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Better-for-You Family Favorites for a Healthier Routine

Tuna Pasta Casserole Healthier Routine
Tuna Pasta Casserole Healthier Routine

Taking time to nurture your health and well-being starts with building healthier habits. As the seasons change, challenge yourself to make small yet consistent choices that help you and your family through transitions at school, the office or wherever your days take you. (Family Features) 

To help you establish (or re-establish) healthy habits during mealtime and beyond, consider these tips and this amazing recipe.

Top Chef Meals AFFILIATE PROGRAM

 

Eat Meals Together

“Making time for meals together as a family provides a chance to connect and decompress,” said Bridget Wojciak, director of nutrition at Kroger Health, a national sponsor of the American Heart Association’s Healthy for Good initiative. “In fact, regular meals at home can help reduce stress, boost self-esteem and improve feelings of connection.”

Bring everyone together with a better-for-you seasonal favorite like Turkey and Bean Tostadas.

Make Time for Yourself

Chronic stress can have a negative impact on mental and physical health, but turning lost moments – like a meal by yourself spent mindlessly scrolling through social media – into mindful moments can help. Try practicing gratitude at the table by thinking of three things you’re grateful for or putting your fork down between each bite to savor the flavor and consider the nourishment you’re receiving.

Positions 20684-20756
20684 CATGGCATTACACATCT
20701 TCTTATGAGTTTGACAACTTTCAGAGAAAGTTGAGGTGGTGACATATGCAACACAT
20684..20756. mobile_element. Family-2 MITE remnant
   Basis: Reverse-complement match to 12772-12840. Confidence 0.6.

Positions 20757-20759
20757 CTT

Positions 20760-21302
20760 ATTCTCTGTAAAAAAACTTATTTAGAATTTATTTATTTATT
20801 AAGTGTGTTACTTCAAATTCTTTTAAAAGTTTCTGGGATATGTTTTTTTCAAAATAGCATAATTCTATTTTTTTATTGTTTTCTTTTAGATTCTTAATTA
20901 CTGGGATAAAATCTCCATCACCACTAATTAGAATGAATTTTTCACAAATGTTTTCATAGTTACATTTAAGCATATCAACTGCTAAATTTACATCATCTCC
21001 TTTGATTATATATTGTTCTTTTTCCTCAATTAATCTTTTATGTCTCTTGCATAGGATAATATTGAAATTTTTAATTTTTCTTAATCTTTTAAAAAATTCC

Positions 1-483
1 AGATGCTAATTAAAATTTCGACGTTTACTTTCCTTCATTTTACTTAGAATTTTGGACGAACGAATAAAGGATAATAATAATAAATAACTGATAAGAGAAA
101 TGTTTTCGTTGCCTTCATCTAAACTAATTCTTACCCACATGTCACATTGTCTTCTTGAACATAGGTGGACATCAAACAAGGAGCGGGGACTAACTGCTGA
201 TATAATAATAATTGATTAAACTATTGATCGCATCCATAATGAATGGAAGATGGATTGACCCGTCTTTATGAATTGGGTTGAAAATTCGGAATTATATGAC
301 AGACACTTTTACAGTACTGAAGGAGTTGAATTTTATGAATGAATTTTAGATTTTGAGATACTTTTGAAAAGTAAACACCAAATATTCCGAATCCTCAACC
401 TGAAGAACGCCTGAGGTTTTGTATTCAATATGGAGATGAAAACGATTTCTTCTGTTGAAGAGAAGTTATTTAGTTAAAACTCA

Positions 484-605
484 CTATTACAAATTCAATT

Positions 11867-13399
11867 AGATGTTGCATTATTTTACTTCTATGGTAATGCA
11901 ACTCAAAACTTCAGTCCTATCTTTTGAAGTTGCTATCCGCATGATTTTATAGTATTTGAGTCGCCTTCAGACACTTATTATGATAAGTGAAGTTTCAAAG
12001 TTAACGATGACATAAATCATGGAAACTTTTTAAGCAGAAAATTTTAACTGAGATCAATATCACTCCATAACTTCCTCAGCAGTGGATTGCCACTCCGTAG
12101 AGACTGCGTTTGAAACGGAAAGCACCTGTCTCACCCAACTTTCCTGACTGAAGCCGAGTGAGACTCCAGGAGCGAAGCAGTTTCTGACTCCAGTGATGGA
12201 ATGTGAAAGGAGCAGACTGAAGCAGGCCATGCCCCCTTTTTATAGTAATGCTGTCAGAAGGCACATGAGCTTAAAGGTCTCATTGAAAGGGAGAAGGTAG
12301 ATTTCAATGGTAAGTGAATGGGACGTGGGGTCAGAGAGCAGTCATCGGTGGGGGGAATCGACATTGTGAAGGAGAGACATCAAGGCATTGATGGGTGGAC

Enjoy the Cooler Temperatures

Cooler temperatures can make it more enjoyable to take advantage of outdoor exercise, which is a good way to soak in vitamin D to improve your mood and boost immunity. Going for a brisk walk after mealtime (solo or with your pet), jogging and even raking leaves are examples of activities that count toward the American Heart Association’s recommended 150 minutes of moderate physical activity per week.

Visit heart.org/healthyforgood to download more heart-healthy recipes and find more tips for a healthier you in mind, body and heart.

Tuna Pasta Casserole

Recipe courtesy of the American Heart Association’s Healthy for Good initiative
Servings: 4

  • 4 ounces dried whole-wheat rotini pasta (about 1 1/2 cups)
  • nonstick cooking spray
  • 16 ounces frozen mixed vegetables, thawed
  • 1 pouch (11 ounces) low-sodium chunk light tuna
  • 1 can (10 3/4 ounces) low-fat, low-sodium condensed cream of chicken soup
  • 1/2 cup chopped roasted red bell peppers
  • 1/2 cup fat-free half-and-half
  • 1 teaspoon all-purpose, salt-free seasoning blend
  • 3/4 cup crushed low-sodium, whole-grain crackers
  • 1/4 cup shredded or grated Parmesan cheese
  1. Prepare pasta according to package directions, omitting salt. Using colander, drain well. Transfer to large bowl.
  2. Preheat oven to 350 F. Lightly spray 2-quart glass baking dish with nonstick cooking spray.
    Stir mixed vegetables, tuna, soup, roasted peppers, half-and-half and seasoning blend into pasta until combined. Transfer to baking dish. Top with crackers and Parmesan cheese.
  3. Bake, uncovered, 25-30 minutes, or until casserole is warmed through and topping is golden brown.

Nutritional information per serving: 400 calories; 7 g total fat; 2.5 g saturated fat; 0 g trans fat; 2 g polyunsaturated fat; 2 g monounsaturated fat; 30 mg cholesterol; 537 mg sodium; 52 g carbohydrates; 8 g dietary fiber; 7 g sugars; 32 g protein.

 

Egg Portobello Boats

SOURCE:
American Heart Association

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